The intentions to document this information are long standing in that they go back some two decades to the early/mid 1990’s, just a few years before the subject of this site, James Kitchener Heath passed away.
As is the case in so many families in which a generation experienced war and all its traumas, certain aspects of service are known, but all too often the details are sketchy and disjointed. Add into this mix the passage of time and the result is invariably a collection of stories and fragments of memories accompanied by a handful of fragile and faded documents (if you are lucky) that represent the sum of information relating to the most extraordinary period in a soldier’s life. This was certainly the case in our family..... and it’s not much to go on.
In February 1995, my Father and I struggled to put together a potted service history to be read by the cleric presiding over my Grandfather’s funeral. At this point I decided to take steps to fill in some of the gaps as best I could.... sadly now without the benefit of first hand testimony.
Friday, 10 July 2015
.... At which point I go on.... and on....
Many thanks for your very prompt response to my email and I hope that you enjoyed the remainder of the afternoon in the Essex sunshine.
By all means, I would be honoured if you would feature my correspondence in the newsletter. My historical endeavours involving many hours deep in books, diaries and internet accounts, as well as being a labour of love, have been thoroughly absorbing and enjoyable. When I started, I had no idea that I would progress this far and with luck the journey may not yet be over. In addition, this search has taken me across Normandy, Belgium and much of Holland. As such I would urge anyone with half a mind to explore the history of a veteran in the family to do so and if publication in the newsletter achieves that then great.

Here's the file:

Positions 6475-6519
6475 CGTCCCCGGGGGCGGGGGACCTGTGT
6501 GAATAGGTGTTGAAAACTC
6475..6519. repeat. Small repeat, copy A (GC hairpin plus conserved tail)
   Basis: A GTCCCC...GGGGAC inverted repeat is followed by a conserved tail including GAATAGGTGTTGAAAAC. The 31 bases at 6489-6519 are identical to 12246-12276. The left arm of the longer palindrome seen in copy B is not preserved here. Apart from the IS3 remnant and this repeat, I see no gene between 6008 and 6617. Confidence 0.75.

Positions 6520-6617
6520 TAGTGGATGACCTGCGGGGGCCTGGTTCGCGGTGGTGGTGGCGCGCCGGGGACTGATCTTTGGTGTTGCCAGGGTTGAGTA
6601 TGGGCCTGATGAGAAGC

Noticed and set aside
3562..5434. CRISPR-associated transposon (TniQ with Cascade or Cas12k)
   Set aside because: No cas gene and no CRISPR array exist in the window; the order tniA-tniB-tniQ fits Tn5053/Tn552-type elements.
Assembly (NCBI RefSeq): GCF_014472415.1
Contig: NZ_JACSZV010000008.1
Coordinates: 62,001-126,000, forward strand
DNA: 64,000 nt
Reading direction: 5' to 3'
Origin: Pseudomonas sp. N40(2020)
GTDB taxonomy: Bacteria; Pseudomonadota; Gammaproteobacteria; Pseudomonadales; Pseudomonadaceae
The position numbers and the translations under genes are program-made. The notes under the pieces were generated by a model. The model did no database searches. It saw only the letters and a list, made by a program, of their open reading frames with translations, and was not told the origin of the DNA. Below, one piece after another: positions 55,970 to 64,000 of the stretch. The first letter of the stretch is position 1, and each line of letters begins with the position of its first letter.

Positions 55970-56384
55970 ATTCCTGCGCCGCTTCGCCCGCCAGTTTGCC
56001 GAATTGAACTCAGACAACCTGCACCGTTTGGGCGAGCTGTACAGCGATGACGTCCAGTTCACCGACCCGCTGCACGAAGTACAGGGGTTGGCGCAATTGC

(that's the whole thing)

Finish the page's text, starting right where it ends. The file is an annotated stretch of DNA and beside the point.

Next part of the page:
My Grandfather died when I was 26, but at that time his wartime history was not at the forefront of my mind and he rarely spoke of his wartime experiences in his later years, to do so would reduce him to tears, so more often than not the subject was no longer raised. Therefore, the only brief personal anecdotes that I have were passed onto me when I was very young and then they were described in a way that would not traumatise an 8 year old. He spoke of the smell of the dead cattle (Normandy), of standing in freezing water at chest height keeping a watch with a yardstick in hand to determine whether levels were rising (Roosendaal?) and describing how to advance down an occupied street (Haalderen?). This absence of personal testimony is such a pity and this is why descriptions of the experiences of individual soldiers (such as those described in Ken West’s book for example) are so important as they flesh out the broader accounts typical of the war diaries.
My original website title of ‘A Fragmented Military History’ is happily becoming something of a misnomer as many of the original gaps have been successfully filled in and with the assistance of members of the PBA I may learn yet more.
In fewer than 18 months in North West Europe he travelled from Arromanches to Bergen-Belsen. In this time he was never decorated (over and above his campaign medals) or singled out for special mention, he was an ordinary man caught up in extraordinary events and this I think makes his story representative of many thousands just like him that made up the British Army at that time.
I very much look forward to further interaction with the Association.